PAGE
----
A Deathbed Wish: James Newey
James Newey was appointed Curator of Boston Park in 1908.
He was to remain in the role for the following 16 years and, with his family, resided at Boston Castle. A native of Worcestershire, prior to his appointment he worked at the park for 13 years as a gardener under Henry Albiston, whom he succeeded as Curator. His wife was Mary Habershaw Newey, a native of Rotherham.
In 1912 Mrs Newey’s best friend, Beatrice Parry, became terminally ill and, on her deathbed, asked Mrs Newey to take responsibility, after her demise, for the upbringing of her eight year old daughter, Elsie.
Beatrice’s death occurred within a few days of her making the request, whereupon Elsie Parry became a member of the Newey household at Boston Castle.
James and Mary Newey were kind to Elsie, and arranged for her to receive lessons which resulted in her becoming an accomplished pianist. However, as was the practice of the time, she was required to carry out domestic chores and work long hours in the park cafe at weekends and during school holidays.
One of Mary Newey’s nephews was Ernest Watson, then aged twelve years, of Carrington Street, Clifton. It was at Boston Castle, during Ernest’s visits to his aunt and uncle, that Elsie became acquainted with him. In later life she was to say that at that time she hadn’t liked him very much.
However, at the age of eighteen Ernest joined the Royal Navy, and his service took him away from Rotherham for several years. On his return and while on leave, he visited Boston Castle. There he found that, in his absence, his aunt Mary’s foster child had become an attractive young woman.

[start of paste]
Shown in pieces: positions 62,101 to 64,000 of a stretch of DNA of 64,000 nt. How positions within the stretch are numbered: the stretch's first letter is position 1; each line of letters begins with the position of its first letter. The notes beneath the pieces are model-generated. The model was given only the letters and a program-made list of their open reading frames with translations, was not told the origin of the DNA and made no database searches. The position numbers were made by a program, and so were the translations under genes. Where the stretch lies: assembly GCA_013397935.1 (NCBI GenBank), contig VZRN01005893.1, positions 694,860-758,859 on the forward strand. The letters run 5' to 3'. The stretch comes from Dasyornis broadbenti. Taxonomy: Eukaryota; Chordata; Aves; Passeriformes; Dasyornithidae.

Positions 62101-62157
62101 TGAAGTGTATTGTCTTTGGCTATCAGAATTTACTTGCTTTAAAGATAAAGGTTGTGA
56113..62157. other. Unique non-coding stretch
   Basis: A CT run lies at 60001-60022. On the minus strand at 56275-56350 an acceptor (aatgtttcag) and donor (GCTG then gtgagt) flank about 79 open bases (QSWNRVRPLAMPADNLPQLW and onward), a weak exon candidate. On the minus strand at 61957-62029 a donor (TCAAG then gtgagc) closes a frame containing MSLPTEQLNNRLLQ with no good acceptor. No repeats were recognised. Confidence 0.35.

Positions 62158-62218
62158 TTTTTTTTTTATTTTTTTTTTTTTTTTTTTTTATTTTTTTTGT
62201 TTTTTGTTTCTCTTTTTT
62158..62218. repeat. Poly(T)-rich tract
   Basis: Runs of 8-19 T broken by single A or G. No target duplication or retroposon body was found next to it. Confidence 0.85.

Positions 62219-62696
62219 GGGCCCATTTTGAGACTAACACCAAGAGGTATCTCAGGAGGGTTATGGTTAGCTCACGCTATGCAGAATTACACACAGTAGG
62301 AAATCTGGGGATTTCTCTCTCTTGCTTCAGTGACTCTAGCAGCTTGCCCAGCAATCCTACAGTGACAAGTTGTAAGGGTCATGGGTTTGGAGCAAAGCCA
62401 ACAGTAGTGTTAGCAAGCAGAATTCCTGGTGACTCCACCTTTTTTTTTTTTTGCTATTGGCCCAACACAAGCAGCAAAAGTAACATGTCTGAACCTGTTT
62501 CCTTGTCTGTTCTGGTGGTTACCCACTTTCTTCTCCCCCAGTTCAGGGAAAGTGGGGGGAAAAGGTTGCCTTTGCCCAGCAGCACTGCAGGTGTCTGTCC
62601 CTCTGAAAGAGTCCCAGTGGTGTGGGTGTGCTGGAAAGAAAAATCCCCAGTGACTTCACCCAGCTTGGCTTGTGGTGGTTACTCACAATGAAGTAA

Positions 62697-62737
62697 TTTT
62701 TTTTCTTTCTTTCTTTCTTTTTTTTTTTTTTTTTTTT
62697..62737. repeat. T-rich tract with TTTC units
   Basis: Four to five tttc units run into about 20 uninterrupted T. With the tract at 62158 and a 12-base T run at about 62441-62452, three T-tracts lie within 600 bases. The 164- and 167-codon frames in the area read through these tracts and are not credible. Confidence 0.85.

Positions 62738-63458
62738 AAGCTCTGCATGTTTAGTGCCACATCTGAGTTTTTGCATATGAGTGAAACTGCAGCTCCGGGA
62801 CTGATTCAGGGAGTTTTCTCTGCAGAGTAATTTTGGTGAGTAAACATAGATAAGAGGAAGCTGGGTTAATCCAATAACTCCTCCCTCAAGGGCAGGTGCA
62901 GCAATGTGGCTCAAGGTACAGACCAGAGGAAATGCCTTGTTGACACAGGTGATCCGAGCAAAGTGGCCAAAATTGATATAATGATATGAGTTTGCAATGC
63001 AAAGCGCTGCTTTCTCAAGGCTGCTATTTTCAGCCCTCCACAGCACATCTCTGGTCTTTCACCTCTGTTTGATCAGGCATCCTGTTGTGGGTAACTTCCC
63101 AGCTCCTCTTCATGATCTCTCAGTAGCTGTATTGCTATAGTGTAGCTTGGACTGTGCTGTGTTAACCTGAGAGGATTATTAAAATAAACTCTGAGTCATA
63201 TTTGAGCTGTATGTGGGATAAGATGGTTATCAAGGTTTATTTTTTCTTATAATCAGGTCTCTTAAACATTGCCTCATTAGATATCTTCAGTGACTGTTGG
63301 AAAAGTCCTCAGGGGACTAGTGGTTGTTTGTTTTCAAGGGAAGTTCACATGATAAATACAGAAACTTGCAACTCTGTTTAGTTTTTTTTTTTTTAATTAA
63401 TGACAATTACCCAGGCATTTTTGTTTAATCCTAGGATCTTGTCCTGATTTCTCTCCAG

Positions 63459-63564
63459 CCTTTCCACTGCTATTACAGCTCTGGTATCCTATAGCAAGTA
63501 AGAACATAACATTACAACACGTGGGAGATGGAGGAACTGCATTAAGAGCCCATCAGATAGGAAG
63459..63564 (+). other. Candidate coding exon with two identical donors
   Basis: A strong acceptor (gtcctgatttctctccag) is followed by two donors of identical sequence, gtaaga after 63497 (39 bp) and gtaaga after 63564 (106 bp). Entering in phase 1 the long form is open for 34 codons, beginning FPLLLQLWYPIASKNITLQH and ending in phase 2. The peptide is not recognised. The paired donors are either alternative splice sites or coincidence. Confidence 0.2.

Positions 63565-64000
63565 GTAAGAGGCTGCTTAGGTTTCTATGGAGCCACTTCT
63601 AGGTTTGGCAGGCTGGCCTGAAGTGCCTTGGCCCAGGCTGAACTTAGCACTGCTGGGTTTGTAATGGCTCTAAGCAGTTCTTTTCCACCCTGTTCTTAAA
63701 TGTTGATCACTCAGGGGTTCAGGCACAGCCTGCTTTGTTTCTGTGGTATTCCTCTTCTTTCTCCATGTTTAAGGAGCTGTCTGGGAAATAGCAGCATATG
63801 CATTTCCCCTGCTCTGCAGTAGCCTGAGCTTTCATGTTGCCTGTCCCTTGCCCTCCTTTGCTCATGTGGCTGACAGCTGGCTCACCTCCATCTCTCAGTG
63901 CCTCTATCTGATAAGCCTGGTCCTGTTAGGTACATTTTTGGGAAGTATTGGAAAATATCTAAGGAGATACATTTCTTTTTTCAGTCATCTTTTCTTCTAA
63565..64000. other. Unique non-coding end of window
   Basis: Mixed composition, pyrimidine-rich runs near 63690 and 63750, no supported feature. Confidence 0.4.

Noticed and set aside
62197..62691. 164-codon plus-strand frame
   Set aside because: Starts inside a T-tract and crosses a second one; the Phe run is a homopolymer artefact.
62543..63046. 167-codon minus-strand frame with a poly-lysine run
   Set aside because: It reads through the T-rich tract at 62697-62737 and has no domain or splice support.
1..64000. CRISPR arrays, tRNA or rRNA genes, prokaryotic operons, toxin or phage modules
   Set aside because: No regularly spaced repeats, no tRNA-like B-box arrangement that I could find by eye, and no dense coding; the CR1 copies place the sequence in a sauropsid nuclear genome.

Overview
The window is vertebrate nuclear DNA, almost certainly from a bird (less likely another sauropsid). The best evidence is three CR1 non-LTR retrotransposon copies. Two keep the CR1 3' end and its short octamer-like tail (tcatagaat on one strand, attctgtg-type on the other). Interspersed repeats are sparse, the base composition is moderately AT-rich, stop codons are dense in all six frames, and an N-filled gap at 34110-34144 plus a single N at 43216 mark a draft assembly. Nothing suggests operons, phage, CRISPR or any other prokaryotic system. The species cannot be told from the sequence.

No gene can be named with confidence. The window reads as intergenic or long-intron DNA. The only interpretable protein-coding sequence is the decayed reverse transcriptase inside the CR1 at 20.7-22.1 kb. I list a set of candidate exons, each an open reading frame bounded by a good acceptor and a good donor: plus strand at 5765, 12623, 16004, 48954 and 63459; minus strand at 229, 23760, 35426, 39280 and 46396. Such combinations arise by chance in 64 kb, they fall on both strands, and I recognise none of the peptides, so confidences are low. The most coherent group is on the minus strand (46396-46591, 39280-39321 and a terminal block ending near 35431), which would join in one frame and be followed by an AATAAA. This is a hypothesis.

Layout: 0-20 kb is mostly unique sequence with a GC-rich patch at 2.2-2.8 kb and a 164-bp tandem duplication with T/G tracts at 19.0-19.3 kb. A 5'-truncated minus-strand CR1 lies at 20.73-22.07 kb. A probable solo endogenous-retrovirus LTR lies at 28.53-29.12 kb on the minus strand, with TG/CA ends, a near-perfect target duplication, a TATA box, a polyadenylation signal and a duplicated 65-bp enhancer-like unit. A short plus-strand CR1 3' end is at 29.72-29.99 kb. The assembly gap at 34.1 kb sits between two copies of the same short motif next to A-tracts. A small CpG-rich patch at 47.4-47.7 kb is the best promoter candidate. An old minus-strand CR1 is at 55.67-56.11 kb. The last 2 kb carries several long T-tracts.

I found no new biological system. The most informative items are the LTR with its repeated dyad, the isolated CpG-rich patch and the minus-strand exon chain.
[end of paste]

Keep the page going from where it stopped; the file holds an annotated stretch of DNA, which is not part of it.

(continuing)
Furthermore, it became apparent that now she did like him very much! After Ernest’s eventual release from the navy the two married in 1929.
That happy event was a tribute to the kindness of James and Mary Newey. Had they not taken an eight-year-old orphan into their home, Elsie may never have met the man who eventually became her life’s partner.
James Newey was a long-serving member of the Boston Park Bowls team, which he captained for many years. After a short illness he died in Sheffield Royal Infirmary on 14th May 1924, aged 59. He was interred in Moorgate Cemetery.
On his death being reported at the next meeting of the borough council’s Parks Committee it was resolved that the widow receive £1 per week for three months. At the end of that period Mrs Newey and Elsie Parry were required to vacate Boston Castle, thereby ending the Neweys’ 29-year association with the castle and parklands.